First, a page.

Induction stoves are the future of home cooking. I switched to an induction stove 8 months ago, and will share why I made that choice, and what I've learned to help you make the most the best decision for you.
You may have to make adjustments in your cooking if you decide to switch to induction, so be sure to read on for potential "cons."
What is induction cooking?
With induction, there are no flames and no hot metal. Induction is a method of cooking that uses electromagnetism to heat food. Other heating elements we're used to seeing in homes are gas flames or electric coils.
How does an induction stove top work?
An induction stovetop has a copper wire coil beneath the cooking surface. When an electric current is passed through that coil, it produces a magnetic field.
This magnetic field induces a current in your metal cookware when it touches the stove, which in turn produces heat. That heat then cooks your food.
Pros: What are the benefits of an induction stove?
These are the important advantages of induction oven cooking:
- More efficient - Heat is generated only in the cookware, so no energy is wasted heating the cooktop, itself.
- Faster - Heat is generated directly in the cookware, so food cooks faster and more even distribution.
- Very safe - The cooking surface stays cool (mostly) to the touch, helping to avoid burns and making it safer to use.
- Precise - You have precise temperature control, so you can cook with more accuracy. Some cooktops even offer a temperature in degrees.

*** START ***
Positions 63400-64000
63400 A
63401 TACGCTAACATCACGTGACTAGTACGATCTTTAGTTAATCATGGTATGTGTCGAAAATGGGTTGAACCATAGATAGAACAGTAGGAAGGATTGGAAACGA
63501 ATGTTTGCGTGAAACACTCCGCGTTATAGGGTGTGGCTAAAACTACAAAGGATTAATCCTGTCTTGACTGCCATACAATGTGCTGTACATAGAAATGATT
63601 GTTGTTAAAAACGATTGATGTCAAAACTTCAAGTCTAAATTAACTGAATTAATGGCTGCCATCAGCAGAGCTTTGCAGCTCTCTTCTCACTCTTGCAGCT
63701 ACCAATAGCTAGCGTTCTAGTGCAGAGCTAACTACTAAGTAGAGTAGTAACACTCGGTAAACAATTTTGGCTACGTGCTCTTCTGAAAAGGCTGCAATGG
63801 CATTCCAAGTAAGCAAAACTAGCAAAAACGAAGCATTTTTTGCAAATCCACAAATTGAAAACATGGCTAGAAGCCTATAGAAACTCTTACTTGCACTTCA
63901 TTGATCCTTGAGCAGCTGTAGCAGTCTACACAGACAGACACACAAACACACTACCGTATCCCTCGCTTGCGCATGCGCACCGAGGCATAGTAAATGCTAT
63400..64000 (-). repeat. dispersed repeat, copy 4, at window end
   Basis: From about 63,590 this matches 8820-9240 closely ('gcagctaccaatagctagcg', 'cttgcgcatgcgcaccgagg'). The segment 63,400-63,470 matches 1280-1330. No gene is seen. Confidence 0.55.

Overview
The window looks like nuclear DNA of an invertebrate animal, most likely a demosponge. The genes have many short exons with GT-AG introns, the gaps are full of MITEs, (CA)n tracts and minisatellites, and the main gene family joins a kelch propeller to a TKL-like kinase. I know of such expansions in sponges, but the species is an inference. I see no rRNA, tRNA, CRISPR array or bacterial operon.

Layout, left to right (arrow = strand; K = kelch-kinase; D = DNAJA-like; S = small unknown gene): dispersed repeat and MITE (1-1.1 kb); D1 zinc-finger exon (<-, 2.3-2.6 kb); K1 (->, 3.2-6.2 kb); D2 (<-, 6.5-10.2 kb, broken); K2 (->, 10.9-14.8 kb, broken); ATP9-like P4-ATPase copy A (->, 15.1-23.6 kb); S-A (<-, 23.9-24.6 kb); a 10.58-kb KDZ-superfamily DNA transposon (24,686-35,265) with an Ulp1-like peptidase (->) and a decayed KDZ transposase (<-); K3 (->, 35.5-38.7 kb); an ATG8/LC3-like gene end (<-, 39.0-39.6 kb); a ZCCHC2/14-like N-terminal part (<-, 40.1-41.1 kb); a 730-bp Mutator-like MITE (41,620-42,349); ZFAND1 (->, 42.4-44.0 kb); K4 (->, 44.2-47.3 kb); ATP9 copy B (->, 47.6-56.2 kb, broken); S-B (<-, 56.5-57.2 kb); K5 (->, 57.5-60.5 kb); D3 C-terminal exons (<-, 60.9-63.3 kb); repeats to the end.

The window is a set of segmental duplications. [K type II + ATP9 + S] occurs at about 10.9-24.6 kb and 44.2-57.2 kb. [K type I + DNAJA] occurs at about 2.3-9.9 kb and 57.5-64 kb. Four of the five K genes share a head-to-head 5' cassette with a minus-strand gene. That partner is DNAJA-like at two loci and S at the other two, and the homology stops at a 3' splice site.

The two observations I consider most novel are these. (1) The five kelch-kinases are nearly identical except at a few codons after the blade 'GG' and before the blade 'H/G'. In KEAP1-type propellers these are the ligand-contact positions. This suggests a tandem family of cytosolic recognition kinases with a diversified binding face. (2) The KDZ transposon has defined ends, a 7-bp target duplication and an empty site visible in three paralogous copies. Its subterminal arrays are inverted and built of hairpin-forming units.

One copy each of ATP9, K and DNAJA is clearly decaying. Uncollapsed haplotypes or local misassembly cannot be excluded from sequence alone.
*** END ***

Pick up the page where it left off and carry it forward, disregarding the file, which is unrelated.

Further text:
How I chose my induction stove
At the point this article was written, there are only 3 main manufacturers of coils for induction cooktops. That means that whoever put their logo on the glass is not likely the company that is manufacturing the coil, itself.
Since I was already purchasing my appliances from Wolf/Sub-Zero, I chose to also get the induction cooktop from them. I recommend this especially if there is a bundling discount.
After 8 months of very regular use, it still works great. I have also heard great things about the Miele cooktop.
Is induction better for your health than a gas stove?
New research shows that gas stoves may be bad for our health, so there's a movement to switch homes over to induction stoves. The research discusses how gas stoves leak unburned natural gas, which can irritate your lungs when you breathe it in.
While vent fans are designed to help with this, most vent fans are not venting enough of the gas because they are not installed correctly at the right height or are not the proper vent size for the stove. Emerging research is having a knock-on effect and has led to gas appliances being banned by law in some states.
Induction stoves have a clear advantage with zero gas involved, leaking or otherwise.
How does induction compare to an electric stove top?
The red coils of an electric stove top bring me back to those small kitchens we've all seen in college or at our grandmother's house, and not in a good way!
Electric stove tops work by converting electricity into heat and transferring that heat to your pan. The problem with that is the heat can be uneven and it's difficult to get a precise temperature. It's also inefficient, as heat is lost in the process.
An induction stove top is a more efficient and safer alternative to electric stove tops. While electric stove tops convert electricity into heat and then transfer it, induction stove tops only heat the pan itself, making them more energy-efficient and better for the environment.